The Card



ATI's All-In-Wonder line has been around for a while, and it has consistently provided a quality multimedia solution since its introduction. The X1800 XL version is no different, thus confirming our expectations.



As you can see by the picture, the All-In-Wonder version looks almost identical to its standard X1800 XL counterpart. A somewhat strange thing about the card visually is the purple color of the board, which is only odd because every other ATI board is bright red. Whatever ATI's reason for doing this is, the color is a subtle cue that this card is a bit different.

The color and the heatsink sticker aren't the only differences however. The X1800 XL A-I-W features an FM and Cable TV connection, as well as a digital input/output connection above the dual link DVI-I output. Different Dongles attache to this port in order to enable the desired functionaity such as comonent or composite output or to add a second monitor. The power connection is the same as a standard X1800.



One of the better features of the newest A-I-W is the new improved Remote Wonder. The feel and size of the Remote Wonder Plus is improved over previous versions, and having an RF remote with a programmable buttons and a thumb pad for controlling the mouse is really convenient if using the computer for watching TV is a prime function of your setup. Doing things like flipping channels while waiting for an email or checking who's on your favorite instant messenger service is a breeze. The range of the Remote Wonder is effectively between 25 and 30 feet, which is more than enough for any good sized room. Of course, unless your computer is hooked up to an Apple 30" Cinema display, watching TV at more than 10 to 15 feet is not that comfortable.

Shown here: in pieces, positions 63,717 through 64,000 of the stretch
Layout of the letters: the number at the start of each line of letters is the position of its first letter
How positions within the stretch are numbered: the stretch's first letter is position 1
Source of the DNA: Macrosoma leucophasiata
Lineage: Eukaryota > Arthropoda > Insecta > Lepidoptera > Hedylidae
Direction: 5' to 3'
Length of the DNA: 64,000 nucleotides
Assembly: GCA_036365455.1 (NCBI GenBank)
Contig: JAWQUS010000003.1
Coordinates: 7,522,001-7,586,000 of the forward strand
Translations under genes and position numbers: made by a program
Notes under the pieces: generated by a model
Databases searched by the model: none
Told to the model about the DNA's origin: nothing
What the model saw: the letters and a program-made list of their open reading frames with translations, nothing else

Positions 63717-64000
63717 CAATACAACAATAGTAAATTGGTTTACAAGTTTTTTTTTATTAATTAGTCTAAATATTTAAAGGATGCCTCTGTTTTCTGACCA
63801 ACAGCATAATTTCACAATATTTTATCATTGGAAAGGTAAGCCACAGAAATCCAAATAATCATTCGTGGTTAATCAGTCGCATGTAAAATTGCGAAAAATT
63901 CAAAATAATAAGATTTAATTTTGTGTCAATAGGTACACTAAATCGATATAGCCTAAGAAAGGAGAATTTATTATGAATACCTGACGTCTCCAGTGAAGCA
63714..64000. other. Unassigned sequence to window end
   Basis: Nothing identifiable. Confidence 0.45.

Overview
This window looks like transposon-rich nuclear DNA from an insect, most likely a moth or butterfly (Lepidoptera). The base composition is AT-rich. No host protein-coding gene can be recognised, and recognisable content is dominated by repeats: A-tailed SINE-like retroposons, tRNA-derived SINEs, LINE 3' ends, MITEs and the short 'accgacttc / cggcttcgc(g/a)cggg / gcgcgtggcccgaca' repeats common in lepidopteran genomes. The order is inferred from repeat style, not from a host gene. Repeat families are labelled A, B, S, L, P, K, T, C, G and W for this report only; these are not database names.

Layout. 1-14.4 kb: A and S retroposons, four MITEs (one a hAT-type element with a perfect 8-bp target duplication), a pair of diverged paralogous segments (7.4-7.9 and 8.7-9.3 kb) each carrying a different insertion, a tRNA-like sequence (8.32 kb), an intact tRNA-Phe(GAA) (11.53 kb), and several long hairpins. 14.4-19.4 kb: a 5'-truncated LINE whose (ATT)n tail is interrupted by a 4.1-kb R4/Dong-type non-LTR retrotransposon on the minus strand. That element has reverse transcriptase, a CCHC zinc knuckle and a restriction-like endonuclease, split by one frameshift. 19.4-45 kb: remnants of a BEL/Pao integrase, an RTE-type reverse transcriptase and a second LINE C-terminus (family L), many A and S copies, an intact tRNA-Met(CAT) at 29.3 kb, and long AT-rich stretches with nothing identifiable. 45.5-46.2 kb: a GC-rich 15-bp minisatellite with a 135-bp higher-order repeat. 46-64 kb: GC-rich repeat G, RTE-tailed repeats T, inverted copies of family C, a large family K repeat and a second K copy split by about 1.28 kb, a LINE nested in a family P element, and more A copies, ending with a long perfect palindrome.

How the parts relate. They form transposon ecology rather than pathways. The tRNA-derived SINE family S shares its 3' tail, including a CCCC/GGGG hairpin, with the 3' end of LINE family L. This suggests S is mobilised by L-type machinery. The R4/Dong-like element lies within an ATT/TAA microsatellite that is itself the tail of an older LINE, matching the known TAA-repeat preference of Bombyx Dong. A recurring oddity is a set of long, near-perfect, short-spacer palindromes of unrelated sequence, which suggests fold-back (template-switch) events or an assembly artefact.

The card also comes with a sizable software bundle, and a lot of connectors for hooking up your equipment. Of note here is the fact that ATI has switched from Pinnacle Systems to Adobe software. This small change reflects quite an increase in value, as Adobe is all but the industry standard in photo and video editing. Even though the versions of Photoshop and Premier included are the cut down Elements versions, these software packages do just about everything any home user would want.

The other major difference between the new X1800XL and previous generation A-I-W cards is the FM/CATV tuner. ATI has employed the Microtune 2121 digital tuner on this board. In the past, larger "tin can" style analog tuners have been used which take up quite a lot of board space. This is the same solution used on the X800XT A-I-W cards. Again the Microtune 2121 is paired with the Theatre 200 chip which takes the output from the Microtune 2121 and handles the filtering and conversion of video to a format suitable for display on the PC.